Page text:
Roach are a small to medium sized fish found throughout Europe and Asia.
The common roach are one of the most hardy varieties in the coarse fish world. Roach are widespread and one of the first fish that many young anglers will catch.
Don’t make the mistake of thinking that their ubiquity makes them a lesser fish, their beautiful red fins and glistening silver scales would bring an appreciative smile to any anglers face!
The common roach (scientific name rutilus rutilus), often known simply as the “roach” is a freshwater fish of the Cyprinidae family.
Many of you will probably be familiar with this family as it includes carp, minnows and barbel. The nickname given to the roach is “redfin” after the beautiful pectoral, pelvic and anal fins.
There can be other fish called roach of the hesperoleucus or rutilus genera, however this depends where the roach are located.
Roach have been introduced to many countries. The main reason for the introduction is as a use as an angling fish.
Other reasons include as food for other species (such as for pike in Ireland) and as use as live bait.
As with many shoal fish, roach have several predators including pike, zander and is a favourite of the grey heron who you may see in canals and rivers standing perfectly still until the fish pass by.
Roach are edible and are likely to have been eaten throughout history, however in the UK the majority are returned live to the water. The flesh is bony but esteemed where it is consumed.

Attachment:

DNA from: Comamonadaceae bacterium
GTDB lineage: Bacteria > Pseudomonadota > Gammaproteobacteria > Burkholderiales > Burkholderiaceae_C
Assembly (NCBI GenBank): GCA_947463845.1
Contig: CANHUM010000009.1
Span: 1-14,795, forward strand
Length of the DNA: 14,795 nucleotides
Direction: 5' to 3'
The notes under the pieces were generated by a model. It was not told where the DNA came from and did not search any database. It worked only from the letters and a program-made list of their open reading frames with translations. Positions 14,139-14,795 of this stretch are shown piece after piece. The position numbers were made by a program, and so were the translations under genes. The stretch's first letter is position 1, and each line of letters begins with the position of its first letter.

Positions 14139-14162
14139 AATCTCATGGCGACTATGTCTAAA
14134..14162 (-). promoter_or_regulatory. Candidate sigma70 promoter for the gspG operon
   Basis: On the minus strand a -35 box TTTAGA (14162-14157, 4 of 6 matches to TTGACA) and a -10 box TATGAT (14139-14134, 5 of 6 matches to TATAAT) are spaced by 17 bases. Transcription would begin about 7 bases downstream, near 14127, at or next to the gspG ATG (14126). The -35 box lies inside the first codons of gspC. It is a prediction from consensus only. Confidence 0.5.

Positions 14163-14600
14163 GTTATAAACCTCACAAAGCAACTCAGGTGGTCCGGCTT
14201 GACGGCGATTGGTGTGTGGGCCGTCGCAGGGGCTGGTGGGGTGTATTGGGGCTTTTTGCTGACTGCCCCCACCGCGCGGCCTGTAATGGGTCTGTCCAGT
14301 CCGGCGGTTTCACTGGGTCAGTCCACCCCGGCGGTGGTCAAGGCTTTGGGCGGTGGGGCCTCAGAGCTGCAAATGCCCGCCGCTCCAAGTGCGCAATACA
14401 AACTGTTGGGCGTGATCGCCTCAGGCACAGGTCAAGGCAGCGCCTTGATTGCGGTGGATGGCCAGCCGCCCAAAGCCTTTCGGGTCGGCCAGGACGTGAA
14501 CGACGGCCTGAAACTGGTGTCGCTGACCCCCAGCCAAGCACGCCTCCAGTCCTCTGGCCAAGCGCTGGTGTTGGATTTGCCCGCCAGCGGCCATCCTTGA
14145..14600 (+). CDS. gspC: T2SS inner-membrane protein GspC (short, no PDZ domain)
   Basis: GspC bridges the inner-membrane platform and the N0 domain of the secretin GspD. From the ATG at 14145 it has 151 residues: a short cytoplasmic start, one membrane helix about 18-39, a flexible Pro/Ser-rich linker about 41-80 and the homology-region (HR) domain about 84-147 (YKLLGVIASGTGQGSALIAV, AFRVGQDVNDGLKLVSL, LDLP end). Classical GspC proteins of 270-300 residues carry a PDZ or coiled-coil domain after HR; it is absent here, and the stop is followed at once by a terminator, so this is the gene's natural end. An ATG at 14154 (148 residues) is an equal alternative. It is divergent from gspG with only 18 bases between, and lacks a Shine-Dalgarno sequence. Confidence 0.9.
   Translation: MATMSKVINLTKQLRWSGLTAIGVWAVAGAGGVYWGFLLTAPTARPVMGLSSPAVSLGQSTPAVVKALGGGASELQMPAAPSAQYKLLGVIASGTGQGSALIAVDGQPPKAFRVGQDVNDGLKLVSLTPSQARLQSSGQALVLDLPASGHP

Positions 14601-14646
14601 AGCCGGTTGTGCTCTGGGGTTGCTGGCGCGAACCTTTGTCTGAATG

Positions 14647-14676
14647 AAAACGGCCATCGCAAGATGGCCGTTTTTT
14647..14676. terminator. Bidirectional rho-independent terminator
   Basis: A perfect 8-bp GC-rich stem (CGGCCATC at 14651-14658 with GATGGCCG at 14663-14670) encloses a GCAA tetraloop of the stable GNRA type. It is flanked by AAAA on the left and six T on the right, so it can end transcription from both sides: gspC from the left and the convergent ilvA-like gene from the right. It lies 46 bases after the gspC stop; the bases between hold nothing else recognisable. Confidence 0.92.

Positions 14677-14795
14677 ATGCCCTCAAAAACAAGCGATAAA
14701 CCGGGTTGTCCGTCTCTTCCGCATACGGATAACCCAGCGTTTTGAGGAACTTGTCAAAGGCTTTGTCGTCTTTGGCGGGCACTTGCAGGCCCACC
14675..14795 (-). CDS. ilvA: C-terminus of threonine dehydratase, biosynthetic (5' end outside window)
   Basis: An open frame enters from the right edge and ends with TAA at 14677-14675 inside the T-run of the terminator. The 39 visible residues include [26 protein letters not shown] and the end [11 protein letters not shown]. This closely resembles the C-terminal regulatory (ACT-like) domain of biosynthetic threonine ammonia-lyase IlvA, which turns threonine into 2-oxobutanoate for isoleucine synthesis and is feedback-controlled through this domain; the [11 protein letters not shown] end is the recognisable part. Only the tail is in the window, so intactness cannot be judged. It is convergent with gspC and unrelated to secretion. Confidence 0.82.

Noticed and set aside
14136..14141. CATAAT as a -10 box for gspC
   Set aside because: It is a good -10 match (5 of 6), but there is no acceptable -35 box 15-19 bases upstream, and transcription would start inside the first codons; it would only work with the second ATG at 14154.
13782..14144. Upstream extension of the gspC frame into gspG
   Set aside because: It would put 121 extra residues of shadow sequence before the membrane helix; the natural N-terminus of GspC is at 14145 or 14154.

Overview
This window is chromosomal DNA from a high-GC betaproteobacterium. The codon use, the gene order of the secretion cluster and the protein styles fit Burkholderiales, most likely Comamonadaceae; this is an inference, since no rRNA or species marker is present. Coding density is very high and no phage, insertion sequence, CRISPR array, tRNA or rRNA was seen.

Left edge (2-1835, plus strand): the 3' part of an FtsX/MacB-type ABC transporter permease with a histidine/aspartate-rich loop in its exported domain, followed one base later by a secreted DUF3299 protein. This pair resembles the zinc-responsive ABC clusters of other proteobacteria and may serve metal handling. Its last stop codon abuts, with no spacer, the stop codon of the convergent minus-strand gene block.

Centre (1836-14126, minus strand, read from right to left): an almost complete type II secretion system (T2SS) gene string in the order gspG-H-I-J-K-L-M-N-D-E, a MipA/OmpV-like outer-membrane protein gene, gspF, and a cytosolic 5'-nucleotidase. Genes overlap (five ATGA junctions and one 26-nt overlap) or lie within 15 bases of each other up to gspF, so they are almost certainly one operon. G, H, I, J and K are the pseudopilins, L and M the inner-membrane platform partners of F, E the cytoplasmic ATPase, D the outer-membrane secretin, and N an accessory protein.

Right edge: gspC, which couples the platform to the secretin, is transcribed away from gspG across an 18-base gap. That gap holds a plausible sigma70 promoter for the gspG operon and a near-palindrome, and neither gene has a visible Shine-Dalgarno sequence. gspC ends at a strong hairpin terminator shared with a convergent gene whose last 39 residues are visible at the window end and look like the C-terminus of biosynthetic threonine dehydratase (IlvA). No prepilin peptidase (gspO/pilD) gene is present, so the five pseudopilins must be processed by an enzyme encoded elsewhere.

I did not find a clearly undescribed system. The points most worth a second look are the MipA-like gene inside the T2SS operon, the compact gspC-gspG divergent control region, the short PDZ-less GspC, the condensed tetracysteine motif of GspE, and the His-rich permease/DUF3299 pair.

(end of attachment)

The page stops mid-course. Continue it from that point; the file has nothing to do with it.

Distribution and Habitat
Roach are common across Europe, apart from the area around the Mediterranean. They cannot endure the colder temperatures, but they be found in the East as far as Siberia.
They have been introduced for sport fishing in distant countries such as Madagascar and Australia. There are several subspecies, particularly in Central Europe and Asia. The subspecies even have a semi-oceangoing life around the Black and Caspian seas.
In Spain and Portugal a subspecies exists which do not coexist with the common roach. In North America the name roach can also apply to rudd, golden shiner (minnows) and some members of the sunfish.
Roach have been introduced into North East Italy where it is now considered as invasive. It is also considered invasive in Ireland, although it was introduced in the late 1800s.